PCI Continues to Carve Out a Share of Unprotected Left Main Disease in the Absence of Definitive Evidence
A new study from one of the highest-volume PCI centers in the world suggests that PCI and bypass surgery produce similar clinical outcomes in patients with unprotected left main coronary artery disease of lower complexity, while showing that CABG maintains superiority in those with the most complex disease.
The findings, from Fuwai Hospital in Beijing, China, are consistent with those of prior, mostly nonrandomized studies that have been used to justify greater use of PCI in lower-risk patients in recent years, but the field continues to wait for definitive evidence from randomized trials, Davide Capodanno, MD, PhD (University of Catania, Italy), told TCTMD.
Capodanno, who was not involved in the study, said that PCI has been used in a growing percentage of patients with unprotected left main disease and that—at his center at least—most such patients are now treated with PCI. With a heart team approach, the patients sent to surgery are usually those with complex bifurcation disease and high SYNTAX scores (> 32) with disease in other vessels, he said, adding that “all the others tend to go preferentially to PCI.”
CABG continues have the strongest recommendation (class I) for unprotected left main disease in both US and European guidelines. In the United States, PCI receives a class IIa or IIb recommendation—meaning it is or may be reasonable—for low-to-intermediate-risk patients. In Europe, PCI has a class I recommendation for patients with a SYNTAX score ≤ 22 and a class IIa recommendation for those with intermediate risk (SYNTAX score 23 to 32).
Gregg Stone, MD (Columbia University Medical Center, New York, NY), said that there has been a modest increase in the use of PCI in low-to-intermediate-risk patients who are otherwise candidates for bypass surgery in his practice, despite the somewhat weaker recommendation for PCI.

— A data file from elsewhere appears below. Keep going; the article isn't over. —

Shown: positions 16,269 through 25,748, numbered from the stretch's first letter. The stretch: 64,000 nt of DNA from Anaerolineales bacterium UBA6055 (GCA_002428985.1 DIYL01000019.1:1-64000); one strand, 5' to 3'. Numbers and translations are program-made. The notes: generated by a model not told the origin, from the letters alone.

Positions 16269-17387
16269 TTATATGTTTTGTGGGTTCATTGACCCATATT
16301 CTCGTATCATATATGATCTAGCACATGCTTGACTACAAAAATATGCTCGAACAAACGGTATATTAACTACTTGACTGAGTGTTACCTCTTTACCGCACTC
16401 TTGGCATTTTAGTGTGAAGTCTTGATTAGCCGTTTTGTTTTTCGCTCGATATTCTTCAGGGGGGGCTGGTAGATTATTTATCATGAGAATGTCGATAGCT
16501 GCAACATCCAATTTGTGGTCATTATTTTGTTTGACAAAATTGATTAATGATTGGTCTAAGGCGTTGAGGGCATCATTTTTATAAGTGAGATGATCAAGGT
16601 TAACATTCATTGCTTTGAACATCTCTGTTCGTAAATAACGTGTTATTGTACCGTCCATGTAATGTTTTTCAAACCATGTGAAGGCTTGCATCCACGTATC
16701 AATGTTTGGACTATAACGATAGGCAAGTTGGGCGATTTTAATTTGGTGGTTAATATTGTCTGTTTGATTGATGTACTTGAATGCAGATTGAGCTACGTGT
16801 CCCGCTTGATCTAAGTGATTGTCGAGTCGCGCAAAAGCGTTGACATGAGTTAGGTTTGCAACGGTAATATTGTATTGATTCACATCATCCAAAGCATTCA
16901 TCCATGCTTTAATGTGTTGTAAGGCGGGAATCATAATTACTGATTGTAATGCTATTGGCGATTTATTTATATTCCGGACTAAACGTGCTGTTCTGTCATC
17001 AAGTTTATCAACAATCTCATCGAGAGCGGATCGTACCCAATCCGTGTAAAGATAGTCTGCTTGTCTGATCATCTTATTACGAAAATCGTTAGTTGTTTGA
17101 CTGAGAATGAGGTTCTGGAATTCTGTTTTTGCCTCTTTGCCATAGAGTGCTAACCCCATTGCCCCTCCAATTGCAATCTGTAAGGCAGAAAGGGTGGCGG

That is partly driven by a belief that in patients with very simple left main disease—for example, a focal ostial left main stenosis—PCI is a viable and possibly the preferred approach, Stone told TCTMD.
He added that patient preference—typically favoring less-invasive procedures that are less painful and allow for a more rapid return to normal function—also has a major influence on the choice of CABG or PCI. “That’s what drives the selection of PCI versus CABG in most scenarios where both are considered reasonable alternatives,” he said, “and it’d be no different for left main disease now that PCI is on the table as an alternative.”
Accumulating evidence has provided support for the use of PCI as another option in unprotected left main CAD. In a subgroup analysis of the SYNTAX trial, for example, the composite of death, MI, stroke, or repeat revascularization did not differ between the PCI and surgery groups, with stroke more common after CABG and repeat revascularization more common after PCI. The findings of the PRECOMBAT trial were similar.
Those trials removed PCI from “stent jail”—a class III recommendation—in the guidelines, allowing interventions in low-to-intermediate-risk patients, Stone said. The guidelines continue to apply a class III prohibition to PCI use in the highest-risk patients.